Creating An Analytics Culture: The Benefits

creating an analytics culture

This is part 2 of our 2 part blog series, Creating An Analytics Culture. In part 1 (you can read it here) we identified the real problem with creating an analytics culture within your marketing teamexcellent you don’t have the right marketing technology in place.

In your organization, how long does it typically take an analyst to answer a data-centric question? Three days? A week? More than tough? If you are using a method that does not allow you to receive timely, flexible and accurate analytics, then it may be normal for it to take that long or longer. However, this is not helping your team or helping to drive an analytics culture within your team. 

When you use marketing technologies that gather data from all your sources, can visualize the questions and answers your team is looking for and provide responses when they are needed, your team will start to trust the analytics function of your organization and use data to drive decision making.

How It Helps Dive An Analytics Culture

Below are just three ways using marketing dashboards and analytics tools can help drive an analytics culture within your organization.

1. Faster & Better Solutions

When using the right marketing technology, we are seeing analyst provide better results in a faster turnaround. This is important because speed to results matters when it comes to making better business decisions.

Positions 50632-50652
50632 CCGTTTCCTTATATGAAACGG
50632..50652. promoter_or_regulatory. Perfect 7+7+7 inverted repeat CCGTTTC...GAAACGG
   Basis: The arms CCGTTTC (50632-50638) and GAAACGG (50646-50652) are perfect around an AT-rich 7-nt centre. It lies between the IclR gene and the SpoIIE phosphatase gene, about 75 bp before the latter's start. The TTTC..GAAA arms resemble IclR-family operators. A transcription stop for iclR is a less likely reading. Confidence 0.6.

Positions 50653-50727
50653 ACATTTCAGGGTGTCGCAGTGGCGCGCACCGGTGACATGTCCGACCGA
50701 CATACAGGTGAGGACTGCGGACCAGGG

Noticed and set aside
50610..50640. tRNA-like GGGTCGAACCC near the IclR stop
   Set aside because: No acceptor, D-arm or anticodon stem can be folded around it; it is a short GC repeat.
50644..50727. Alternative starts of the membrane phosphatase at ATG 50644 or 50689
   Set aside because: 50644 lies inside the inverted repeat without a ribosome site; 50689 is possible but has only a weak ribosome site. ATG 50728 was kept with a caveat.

Imagine your organization is trying to determine if a significant marketing investment is going to yield the returns warranted. Maybe even having to decide between an influencer, celebrity endorsement or sponsorship? So you and your team are now tasked with giving executives a rapid way to evaluate the markets and impact of this potential investment. If you are using the right marketing technology, you can deliver a dashboard with the ability to view a variety of metrics, from all the data sources and systems needed to summarize the thousands of records that are needed to make this type of decision. Even better is the ability to build and deliver this dashboard in less than a day to top executives. 

With other or older analytics systems you might have to tell a different story. Spending days or weeks gathering and preparing data for a presentation. Not to mention the prep work that would go into creating binders and decks full of potential questions that might come up in the meeting. After all, there is nothing worse than having to say “we’ll have to follow up with that…” and not have the answers they need readily available. 

That doesn’t have to be the norm when it comes to using analytics within your organization. Now analyst can make adjustments during the meeting, rerun the data and answer those new questions quickly. Giving you the ability to keep decision makers in the room and the analytics flow going, where they are asking the right questions, looking at data in the right way and driving towards decisions based on that data.

This really is the speed and results the right marketing technology can bring to decision making.

2. Take Dashboards To The Next Level

man looking confused
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Having a dashboard is a significant first step when it comes to supplying your marketers with tools. But if all your dashboard does it report the numbers that is not enough. If analytics is going to be a part of your culture you need to include two more things:

  1. Give your audience context– This could be done by providing relevant historical data or model benchmarks, just some point of comparison within the dashboard.